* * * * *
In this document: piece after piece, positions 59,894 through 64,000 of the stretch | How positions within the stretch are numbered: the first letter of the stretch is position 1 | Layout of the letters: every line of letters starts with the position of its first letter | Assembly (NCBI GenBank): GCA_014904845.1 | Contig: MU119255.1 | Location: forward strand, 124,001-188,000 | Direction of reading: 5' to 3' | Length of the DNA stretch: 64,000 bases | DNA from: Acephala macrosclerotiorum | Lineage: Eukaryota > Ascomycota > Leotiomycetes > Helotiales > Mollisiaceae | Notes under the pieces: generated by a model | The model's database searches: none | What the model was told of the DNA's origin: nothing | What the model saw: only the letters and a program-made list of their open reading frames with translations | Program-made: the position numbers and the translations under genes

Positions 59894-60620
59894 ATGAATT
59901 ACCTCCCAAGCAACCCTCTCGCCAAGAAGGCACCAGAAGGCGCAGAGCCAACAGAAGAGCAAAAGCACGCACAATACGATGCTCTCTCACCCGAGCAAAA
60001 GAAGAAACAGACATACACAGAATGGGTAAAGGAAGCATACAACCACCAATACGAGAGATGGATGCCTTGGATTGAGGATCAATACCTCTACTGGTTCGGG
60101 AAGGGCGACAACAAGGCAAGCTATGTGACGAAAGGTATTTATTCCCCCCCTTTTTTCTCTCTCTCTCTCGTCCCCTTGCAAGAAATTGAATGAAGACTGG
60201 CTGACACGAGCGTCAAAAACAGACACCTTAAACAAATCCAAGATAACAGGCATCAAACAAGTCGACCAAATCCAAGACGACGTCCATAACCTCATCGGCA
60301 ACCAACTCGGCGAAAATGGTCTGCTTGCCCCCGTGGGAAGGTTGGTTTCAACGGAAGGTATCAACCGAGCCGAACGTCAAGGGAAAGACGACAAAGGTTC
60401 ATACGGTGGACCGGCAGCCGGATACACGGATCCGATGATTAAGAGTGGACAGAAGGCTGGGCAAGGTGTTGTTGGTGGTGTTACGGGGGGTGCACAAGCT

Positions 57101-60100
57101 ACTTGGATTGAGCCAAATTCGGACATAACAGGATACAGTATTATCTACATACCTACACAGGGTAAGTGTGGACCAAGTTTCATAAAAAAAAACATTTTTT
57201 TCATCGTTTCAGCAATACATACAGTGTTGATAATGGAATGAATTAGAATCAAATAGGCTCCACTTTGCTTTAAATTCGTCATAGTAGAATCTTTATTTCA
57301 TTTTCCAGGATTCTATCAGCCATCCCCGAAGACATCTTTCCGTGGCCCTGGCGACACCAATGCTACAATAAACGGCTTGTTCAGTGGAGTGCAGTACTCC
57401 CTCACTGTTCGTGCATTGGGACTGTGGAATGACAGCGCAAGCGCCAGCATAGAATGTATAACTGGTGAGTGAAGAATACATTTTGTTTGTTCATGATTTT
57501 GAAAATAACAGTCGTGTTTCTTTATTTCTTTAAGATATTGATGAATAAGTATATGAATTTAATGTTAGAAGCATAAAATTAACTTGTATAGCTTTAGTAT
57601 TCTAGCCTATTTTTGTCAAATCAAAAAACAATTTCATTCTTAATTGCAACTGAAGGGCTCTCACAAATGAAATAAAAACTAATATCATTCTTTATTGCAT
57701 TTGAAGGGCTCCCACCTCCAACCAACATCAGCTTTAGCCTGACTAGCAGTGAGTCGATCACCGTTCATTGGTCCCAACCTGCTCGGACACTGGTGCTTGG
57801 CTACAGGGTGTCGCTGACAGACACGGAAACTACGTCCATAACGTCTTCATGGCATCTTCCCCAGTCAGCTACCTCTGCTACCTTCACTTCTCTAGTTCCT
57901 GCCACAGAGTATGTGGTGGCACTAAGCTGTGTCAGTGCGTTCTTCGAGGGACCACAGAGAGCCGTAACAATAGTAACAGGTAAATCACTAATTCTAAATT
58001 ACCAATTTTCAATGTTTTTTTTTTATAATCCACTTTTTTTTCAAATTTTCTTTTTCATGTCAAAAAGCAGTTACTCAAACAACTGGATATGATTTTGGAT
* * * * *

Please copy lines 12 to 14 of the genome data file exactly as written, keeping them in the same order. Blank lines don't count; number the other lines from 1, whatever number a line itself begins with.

57201 TCATCGTTTCAGCAATACATACAGTGTTGATAATGGAATGAATTAGAATCAAATAGGCTCCACTTTGCTTTAAATTCGTCATAGTAGAATCTTTATTTCA
57301 TTTTCCAGGATTCTATCAGCCATCCCCGAAGACATCTTTCCGTGGCCCTGGCGACACCAATGCTACAATAAACGGCTTGTTCAGTGGAGTGCAGTACTCC
57401 CTCACTGTTCGTGCATTGGGACTGTGGAATGACAGCGCAAGCGCCAGCATAGAATGTATAACTGGTGAGTGAAGAATACATTTTGTTTGTTCATGATTTT